Date of Award

5-2012

Degree Type

Dissertation

Degree Name

Doctor of Philosophy

Major

English

Major Professor

Heather A. Hirschfeld

Committee Members

Robert Stillman, Laura Howes, Jeri McIntosh

Abstract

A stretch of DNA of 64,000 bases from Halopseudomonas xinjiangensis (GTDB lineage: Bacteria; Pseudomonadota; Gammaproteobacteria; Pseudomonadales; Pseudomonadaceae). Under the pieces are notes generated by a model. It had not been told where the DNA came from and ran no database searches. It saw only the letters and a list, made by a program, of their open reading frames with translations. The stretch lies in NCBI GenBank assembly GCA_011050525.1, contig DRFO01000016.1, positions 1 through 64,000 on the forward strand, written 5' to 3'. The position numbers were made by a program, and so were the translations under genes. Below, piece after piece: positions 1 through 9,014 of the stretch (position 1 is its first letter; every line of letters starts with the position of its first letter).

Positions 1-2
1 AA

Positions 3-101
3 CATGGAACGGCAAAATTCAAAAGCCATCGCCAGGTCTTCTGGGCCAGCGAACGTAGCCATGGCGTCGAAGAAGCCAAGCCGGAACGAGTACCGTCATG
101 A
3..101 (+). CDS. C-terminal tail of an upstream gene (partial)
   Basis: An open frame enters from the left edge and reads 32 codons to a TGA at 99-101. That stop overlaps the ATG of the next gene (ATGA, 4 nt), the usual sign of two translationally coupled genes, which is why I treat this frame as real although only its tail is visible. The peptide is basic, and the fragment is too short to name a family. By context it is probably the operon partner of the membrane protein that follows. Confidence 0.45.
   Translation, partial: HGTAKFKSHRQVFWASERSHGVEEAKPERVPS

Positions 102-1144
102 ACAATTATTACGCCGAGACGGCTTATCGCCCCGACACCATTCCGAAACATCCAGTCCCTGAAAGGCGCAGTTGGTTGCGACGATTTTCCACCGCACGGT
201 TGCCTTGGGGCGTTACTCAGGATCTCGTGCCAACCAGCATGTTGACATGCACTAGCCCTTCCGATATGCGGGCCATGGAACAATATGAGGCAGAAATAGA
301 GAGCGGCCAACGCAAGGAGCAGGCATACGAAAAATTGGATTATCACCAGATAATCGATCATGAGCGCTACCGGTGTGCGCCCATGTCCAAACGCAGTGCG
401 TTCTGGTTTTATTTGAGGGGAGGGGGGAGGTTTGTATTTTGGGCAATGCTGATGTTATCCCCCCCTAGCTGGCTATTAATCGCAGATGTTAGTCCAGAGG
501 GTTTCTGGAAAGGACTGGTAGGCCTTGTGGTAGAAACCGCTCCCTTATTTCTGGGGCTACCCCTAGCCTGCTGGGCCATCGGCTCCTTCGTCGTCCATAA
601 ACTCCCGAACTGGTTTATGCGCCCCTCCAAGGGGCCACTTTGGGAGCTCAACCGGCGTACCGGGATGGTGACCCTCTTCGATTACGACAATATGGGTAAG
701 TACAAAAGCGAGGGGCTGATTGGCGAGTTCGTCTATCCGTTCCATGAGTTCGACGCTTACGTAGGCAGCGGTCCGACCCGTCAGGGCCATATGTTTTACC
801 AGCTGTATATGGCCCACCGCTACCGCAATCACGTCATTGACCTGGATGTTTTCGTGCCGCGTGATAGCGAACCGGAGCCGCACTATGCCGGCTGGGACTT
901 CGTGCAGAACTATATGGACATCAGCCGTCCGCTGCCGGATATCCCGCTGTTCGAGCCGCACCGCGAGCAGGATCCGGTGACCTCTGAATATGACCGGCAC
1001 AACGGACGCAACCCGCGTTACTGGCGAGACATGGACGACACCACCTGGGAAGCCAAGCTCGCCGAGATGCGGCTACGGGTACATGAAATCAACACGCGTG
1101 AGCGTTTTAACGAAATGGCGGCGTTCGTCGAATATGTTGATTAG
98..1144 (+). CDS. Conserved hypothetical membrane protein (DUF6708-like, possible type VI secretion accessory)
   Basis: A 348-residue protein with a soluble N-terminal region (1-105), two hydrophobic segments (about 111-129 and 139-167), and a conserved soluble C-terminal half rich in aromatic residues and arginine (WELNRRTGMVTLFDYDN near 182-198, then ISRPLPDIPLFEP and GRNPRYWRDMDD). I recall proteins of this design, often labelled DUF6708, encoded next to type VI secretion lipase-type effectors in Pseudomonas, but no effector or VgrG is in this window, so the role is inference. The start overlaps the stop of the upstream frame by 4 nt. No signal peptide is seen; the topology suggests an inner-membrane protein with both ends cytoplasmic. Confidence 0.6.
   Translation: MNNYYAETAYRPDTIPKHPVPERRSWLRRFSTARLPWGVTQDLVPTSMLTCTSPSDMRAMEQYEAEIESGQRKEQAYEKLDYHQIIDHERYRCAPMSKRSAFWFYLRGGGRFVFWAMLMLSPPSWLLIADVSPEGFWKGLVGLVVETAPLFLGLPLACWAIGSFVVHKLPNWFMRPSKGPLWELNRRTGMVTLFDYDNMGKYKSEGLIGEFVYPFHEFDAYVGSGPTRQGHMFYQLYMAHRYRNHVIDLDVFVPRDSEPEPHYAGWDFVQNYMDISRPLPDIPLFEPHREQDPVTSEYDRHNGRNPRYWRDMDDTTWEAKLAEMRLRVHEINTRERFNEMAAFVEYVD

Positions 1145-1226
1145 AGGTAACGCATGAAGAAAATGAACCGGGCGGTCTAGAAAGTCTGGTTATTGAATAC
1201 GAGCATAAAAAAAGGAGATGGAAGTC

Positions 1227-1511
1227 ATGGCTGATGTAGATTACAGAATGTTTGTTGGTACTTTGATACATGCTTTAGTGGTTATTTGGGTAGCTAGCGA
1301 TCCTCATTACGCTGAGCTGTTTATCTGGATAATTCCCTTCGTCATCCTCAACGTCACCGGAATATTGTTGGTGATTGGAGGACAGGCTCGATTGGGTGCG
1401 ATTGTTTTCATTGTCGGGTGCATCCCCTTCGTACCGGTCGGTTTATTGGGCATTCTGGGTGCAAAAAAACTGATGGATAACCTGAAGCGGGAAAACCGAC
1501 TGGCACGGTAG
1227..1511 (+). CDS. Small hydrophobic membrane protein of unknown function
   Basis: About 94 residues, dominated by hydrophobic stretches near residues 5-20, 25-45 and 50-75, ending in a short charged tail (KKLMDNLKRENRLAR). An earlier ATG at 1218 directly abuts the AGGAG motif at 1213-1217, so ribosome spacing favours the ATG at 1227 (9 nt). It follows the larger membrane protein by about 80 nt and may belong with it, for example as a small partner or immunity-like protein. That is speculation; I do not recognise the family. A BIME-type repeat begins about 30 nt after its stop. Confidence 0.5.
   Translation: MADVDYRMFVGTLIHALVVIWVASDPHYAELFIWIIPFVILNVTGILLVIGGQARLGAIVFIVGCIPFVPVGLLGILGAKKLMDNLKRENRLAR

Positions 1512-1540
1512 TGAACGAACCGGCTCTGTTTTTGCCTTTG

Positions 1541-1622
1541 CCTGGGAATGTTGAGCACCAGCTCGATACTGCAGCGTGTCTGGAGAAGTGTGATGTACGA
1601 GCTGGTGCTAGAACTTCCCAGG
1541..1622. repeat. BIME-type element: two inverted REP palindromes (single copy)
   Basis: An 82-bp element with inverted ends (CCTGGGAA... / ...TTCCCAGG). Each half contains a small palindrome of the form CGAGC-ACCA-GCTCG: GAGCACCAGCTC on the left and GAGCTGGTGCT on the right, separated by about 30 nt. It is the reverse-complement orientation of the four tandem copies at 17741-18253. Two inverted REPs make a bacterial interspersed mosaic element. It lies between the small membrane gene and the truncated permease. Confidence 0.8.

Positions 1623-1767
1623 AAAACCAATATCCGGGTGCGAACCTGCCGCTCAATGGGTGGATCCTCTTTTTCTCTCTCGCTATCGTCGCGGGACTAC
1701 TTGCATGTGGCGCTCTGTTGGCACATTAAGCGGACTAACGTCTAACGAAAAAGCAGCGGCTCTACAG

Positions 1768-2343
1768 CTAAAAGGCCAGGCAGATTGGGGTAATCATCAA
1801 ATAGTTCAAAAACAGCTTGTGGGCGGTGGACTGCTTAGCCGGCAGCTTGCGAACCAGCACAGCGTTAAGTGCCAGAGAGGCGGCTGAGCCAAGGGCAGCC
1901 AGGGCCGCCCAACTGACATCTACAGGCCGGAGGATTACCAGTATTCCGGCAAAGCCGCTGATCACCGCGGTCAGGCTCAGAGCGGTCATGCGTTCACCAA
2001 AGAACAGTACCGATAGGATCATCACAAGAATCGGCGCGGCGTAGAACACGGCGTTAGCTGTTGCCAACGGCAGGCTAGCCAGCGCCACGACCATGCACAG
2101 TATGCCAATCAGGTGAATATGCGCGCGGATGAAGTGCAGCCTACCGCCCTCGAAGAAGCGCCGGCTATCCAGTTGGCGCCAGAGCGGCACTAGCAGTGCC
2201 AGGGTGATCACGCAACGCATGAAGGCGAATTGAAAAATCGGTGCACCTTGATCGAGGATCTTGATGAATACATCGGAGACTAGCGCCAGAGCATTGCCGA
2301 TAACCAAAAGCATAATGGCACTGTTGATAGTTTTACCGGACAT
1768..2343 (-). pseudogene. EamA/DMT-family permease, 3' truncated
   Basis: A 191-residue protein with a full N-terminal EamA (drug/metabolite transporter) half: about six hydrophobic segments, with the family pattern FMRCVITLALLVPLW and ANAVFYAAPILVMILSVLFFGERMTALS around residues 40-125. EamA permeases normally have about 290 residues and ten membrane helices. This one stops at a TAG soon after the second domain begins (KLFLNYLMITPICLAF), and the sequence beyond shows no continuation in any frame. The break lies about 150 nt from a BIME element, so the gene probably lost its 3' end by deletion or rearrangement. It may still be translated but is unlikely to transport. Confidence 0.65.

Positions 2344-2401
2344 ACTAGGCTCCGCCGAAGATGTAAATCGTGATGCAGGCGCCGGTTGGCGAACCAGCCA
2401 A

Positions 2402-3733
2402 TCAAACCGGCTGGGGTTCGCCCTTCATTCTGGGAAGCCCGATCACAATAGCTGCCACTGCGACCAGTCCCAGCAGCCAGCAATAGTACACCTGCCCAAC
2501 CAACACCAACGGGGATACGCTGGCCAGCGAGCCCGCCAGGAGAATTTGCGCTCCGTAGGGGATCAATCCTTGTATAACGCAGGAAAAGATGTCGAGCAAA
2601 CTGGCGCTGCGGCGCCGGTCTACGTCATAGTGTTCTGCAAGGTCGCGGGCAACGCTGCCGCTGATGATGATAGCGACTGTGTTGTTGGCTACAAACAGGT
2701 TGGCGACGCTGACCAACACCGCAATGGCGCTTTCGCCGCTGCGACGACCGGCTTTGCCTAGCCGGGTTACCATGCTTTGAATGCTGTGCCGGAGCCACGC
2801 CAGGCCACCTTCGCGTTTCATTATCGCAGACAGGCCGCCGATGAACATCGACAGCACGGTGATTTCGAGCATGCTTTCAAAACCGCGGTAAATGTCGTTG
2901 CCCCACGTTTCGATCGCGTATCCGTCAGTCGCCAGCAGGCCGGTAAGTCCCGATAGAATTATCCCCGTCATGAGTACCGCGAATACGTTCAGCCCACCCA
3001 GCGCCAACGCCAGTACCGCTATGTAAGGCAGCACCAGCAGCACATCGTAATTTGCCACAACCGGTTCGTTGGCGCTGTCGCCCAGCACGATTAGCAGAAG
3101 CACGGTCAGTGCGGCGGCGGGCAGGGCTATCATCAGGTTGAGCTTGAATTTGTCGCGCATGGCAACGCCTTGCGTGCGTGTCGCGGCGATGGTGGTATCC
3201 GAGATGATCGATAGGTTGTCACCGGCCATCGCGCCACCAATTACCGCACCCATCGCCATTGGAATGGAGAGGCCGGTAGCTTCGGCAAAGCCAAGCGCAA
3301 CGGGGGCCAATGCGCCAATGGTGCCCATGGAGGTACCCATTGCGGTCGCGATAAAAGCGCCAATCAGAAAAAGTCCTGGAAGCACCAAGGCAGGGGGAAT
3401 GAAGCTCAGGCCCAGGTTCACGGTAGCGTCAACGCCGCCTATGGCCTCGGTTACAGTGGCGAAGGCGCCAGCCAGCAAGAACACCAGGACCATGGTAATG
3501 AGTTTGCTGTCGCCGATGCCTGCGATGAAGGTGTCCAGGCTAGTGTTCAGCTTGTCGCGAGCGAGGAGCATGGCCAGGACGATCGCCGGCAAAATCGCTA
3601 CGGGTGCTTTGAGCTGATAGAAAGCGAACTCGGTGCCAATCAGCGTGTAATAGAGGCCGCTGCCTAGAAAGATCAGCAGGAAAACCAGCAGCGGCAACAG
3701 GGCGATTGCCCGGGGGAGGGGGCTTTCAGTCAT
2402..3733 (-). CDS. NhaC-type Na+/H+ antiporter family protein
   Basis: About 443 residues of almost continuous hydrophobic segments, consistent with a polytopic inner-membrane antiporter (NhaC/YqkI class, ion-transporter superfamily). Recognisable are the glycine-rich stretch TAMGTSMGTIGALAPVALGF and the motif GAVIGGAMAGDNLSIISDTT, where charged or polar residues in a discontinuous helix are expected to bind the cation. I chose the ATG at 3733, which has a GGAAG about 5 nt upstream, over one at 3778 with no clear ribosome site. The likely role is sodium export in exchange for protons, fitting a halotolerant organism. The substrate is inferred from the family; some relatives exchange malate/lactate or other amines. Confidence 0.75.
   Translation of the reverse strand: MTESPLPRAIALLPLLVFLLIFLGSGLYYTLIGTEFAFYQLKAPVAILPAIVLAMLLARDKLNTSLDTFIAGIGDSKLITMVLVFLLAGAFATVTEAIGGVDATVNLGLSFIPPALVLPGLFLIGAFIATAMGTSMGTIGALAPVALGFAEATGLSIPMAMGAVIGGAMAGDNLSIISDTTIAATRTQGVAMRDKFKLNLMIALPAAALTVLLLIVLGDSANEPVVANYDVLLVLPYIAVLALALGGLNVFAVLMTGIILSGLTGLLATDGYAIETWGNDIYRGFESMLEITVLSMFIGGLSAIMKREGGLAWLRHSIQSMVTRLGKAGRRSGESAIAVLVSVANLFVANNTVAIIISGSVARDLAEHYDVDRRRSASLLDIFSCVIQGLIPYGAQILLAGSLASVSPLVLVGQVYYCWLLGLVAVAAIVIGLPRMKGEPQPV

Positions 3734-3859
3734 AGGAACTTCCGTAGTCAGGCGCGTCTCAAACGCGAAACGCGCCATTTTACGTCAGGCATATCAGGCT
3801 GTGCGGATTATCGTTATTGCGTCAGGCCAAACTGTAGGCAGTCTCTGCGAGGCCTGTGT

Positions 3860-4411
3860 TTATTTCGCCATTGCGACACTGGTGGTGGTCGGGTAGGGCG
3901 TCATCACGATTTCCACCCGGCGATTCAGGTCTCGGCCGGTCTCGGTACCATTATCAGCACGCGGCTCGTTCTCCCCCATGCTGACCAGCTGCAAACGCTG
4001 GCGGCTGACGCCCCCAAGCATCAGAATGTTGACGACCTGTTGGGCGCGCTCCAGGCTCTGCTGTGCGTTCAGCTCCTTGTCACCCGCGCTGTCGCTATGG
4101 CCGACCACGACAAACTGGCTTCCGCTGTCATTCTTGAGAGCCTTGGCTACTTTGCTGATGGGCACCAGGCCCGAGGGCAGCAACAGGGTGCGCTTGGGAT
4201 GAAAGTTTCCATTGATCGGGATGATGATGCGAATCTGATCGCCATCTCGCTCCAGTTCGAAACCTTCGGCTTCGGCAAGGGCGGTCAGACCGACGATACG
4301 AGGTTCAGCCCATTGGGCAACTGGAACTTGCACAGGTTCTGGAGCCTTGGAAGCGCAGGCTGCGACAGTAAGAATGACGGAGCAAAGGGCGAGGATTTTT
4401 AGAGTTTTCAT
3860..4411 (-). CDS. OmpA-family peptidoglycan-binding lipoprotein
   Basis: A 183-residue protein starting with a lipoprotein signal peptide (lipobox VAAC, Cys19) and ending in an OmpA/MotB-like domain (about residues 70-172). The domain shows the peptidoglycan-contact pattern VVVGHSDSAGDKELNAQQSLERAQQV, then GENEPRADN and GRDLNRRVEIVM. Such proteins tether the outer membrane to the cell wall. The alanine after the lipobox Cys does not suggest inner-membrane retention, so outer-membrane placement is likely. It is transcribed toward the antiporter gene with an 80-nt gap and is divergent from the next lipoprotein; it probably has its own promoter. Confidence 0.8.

Literary critics have long recognized the importance of religious dogmas to the formation and awareness of personal identity during the sixteenth and seventeenth centuries. Stanley Fish’s seminal work, Self-Consuming Artifacts, argues that the goal of seventeenth-century writers, influenced by the theology of Augustine, was not so much a construction of the self, but a deconstruction of the self as a sacred act. Borrowing from more recent work by Brian Cummings and Gary Kuchar, this dissertation explores the Protestant conception of holiness, or good works, within a salvation paradigm that centered on faith rather than works. In Edmund Spenser’s Faerie Queene, John Donne’s Holy Sonnets, and John Bunyan’s Grace Abounding and Pilgrim’s Progress, sanctification is brought about through a right knowledge of both God and self through the agency of Scripture. In this way, sanctification was effected by the work of God, and the good works of the Christian could be attributed to divine rather than human agency. In The Faerie Queene, Redcrosse’s journey is marked by error and mistaken identities, until he learns from Fidessa and Contemplation how to correctly interpret Scripture and himself. In the Holy Sonnets, Donne articulates the process of re-identification required by the Calvinist model of salvation, both resisting and affirming the self-abnegation that identification with Christ requires. In Grace Abounding and Pilgrim’s Progress, Bunyan frames Christian identity through a definition of the fear of God, which obliges the Christian to identify with Christ at the expense of ties to family and community. This study concludes with a reflection on how the sanctification by identification with Christ was expressed outwardly through the Protestant concept of vocation.

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